1. Lecture, seminar, quiz, discussion, recitation: A credit is an academic unit earned for fifteen 50-minute sessions of classroom instruction with a normal expectation of two hours of outside study for each class session. Typically, a three-semester-credit hour course meets three 50-minute sessions per week for fifteen weeks for a total of 45 sessions.
  2. Activity supervised as a group (laboratory, field trip, practicum, workshop, group studio): A credit is awarded for the equivalent of fifteen periods of such activity, where each activity period is 150 minutes or more in duration with little or no outside preparation expected. Forty-five 50-minute sessions of such activity would also normally earn one credit. Where such activity involves substantial outside preparation by the student, the equivalent of fifteen periods of 100 minutes duration each will earn one credit.
  3. Supervised individual activity (independent study, individual studio, tutorial):
    1. One credit for independent study (defined as study given initial guidance, criticism, review and final evaluation of student performance by a faculty member) will be awarded for the equivalent of forty-five 50-minute sessions of student academic activity.
    2. Credit for tutorial study (defined as study which is given initial faculty guidance followed by repeated, regularly scheduled individual student conferences with a faculty member, and periodic as well as final evaluation of student performance) will be awarded on the basis of one credit for each equivalent of fifteen contact hours of regularly scheduled instructional sessions.
  4. Full-time independent study (student teaching, practicum): If a student's academic activity is essentially full-time (as in student teaching), one credit may be awarded for each week of work.
  5. Experiential learning: At its discretion, an institution may award credits for learning acquired outside the institution which is an integral part of a program of study. When life or work experience is to be credited as a concurrent portion of an academic program design, as in an internship, one credit will be awarded for each 40-45 clock-hour week of supervised academic activity that provides the learning considered necessary to program study.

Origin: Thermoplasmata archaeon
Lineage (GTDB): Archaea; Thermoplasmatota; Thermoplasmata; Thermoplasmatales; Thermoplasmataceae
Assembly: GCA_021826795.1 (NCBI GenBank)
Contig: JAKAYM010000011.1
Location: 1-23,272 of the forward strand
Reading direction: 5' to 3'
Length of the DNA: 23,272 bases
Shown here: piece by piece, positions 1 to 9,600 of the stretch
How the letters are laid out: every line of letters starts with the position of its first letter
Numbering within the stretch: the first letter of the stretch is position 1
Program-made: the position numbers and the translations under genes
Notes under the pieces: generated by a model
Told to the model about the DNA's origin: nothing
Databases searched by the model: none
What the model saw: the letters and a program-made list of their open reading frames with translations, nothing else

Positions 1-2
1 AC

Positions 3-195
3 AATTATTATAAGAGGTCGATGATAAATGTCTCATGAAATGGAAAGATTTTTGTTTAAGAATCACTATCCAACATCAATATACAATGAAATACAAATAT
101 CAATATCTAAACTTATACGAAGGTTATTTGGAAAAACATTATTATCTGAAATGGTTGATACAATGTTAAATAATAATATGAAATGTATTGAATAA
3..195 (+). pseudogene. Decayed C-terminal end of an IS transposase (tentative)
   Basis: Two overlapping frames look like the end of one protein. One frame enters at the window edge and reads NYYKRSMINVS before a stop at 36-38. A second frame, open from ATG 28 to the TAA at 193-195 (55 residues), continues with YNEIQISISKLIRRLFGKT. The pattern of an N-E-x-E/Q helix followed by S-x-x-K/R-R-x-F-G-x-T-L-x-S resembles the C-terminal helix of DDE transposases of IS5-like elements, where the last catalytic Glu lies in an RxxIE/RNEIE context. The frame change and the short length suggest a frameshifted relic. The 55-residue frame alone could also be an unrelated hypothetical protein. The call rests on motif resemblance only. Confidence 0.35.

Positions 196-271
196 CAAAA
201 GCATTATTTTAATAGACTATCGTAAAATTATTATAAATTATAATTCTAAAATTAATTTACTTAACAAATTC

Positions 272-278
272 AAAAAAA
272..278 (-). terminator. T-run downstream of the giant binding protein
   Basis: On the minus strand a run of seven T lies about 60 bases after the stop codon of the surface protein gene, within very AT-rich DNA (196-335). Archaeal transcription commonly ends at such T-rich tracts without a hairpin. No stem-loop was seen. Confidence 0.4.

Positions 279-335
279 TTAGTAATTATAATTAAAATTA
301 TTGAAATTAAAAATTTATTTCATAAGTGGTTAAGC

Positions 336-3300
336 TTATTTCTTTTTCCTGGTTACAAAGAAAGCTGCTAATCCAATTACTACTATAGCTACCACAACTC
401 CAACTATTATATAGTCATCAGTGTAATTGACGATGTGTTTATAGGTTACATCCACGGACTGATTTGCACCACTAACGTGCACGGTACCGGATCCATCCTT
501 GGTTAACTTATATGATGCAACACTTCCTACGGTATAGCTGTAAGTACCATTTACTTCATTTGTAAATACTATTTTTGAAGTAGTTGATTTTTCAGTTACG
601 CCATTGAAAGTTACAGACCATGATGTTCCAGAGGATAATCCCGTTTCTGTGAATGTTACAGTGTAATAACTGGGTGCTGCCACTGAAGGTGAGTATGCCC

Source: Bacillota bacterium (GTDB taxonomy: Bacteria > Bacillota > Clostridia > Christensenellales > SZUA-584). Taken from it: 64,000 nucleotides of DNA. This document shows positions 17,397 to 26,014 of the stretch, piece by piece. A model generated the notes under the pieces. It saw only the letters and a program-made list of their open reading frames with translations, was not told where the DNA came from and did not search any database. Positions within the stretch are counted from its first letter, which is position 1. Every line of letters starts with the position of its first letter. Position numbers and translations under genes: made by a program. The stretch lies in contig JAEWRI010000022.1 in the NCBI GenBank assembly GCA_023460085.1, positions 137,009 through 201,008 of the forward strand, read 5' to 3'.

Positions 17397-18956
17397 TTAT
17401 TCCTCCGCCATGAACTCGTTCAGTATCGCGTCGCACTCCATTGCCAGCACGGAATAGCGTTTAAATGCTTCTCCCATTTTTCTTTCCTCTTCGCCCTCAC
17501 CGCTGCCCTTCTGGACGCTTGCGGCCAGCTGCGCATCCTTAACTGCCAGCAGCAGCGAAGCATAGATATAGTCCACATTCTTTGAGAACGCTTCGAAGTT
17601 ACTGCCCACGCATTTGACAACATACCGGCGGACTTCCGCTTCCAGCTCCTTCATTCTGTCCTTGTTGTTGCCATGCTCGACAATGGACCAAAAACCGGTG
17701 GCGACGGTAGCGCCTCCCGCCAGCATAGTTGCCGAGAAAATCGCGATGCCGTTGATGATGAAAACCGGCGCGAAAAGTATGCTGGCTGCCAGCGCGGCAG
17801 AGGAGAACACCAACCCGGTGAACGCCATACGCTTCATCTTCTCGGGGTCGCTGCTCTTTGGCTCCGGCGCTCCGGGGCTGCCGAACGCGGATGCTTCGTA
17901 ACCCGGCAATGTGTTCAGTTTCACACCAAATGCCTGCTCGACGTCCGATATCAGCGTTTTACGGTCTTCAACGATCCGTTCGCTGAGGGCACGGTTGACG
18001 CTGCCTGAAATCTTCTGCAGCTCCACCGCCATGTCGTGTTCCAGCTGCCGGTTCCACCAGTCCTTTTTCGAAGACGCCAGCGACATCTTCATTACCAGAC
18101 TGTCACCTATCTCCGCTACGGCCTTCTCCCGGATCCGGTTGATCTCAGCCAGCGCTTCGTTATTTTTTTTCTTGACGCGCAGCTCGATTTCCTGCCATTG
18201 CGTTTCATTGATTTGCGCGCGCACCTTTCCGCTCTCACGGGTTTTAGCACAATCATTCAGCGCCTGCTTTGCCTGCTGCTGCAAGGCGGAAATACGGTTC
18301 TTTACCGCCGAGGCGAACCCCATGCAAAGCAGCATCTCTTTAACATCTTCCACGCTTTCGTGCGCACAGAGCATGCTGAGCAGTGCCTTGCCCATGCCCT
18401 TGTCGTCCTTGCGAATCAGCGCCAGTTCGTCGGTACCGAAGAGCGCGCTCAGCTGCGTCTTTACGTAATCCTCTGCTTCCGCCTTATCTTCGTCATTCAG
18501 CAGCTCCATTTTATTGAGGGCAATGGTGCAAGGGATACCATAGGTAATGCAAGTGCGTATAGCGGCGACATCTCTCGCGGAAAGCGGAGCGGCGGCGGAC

6. Credit by examination: At its discretion an institution may award credits for mastery demonstrated through credit by examination. When such credit by examination is allowed, it may be used to satisfy degree requirements or to reduce the total number of remaining credits required for a degree.
  7. Short sessions: Credits may be earned in short sessions (summer sessions, intercessions, etc.) proportionately to those earned for the same activity during a regular term of the institution, normally at no more than one credit per week of full-time study.
  8. Overseas programs: Credits to be earned in approved overseas academic programs are considered on an individual basis following established procedures.

    The College may present educational justification for departures from these policies to the appropriate SUNY Vice Chancellor, who will be responsible for their interpretation.

    Other special arrangements will be considered on an individual basis by the Vice Chancellor.

650.06 Development of Courses to Meet the Computer Literacy Requirement

All undergraduate students matriculated at the College must complete successfully at least one course which has been approved as fulfilling the computer literacy requirement. Approved courses may be Breadth Component courses, Contemporary Issues courses, elective courses, and courses within an academic discipline which include an appropriate level of functional competency for the major in that discipline.

To be approved as meeting the computer literacy requirement, a course must incorporate an instructional unit or units of at least three weeks duration in which some "hands-on" experience is required and a minimum number of the "College at Brockport Objectives of Computer Literacy" are fulfilled.

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Last Updated 10/26/17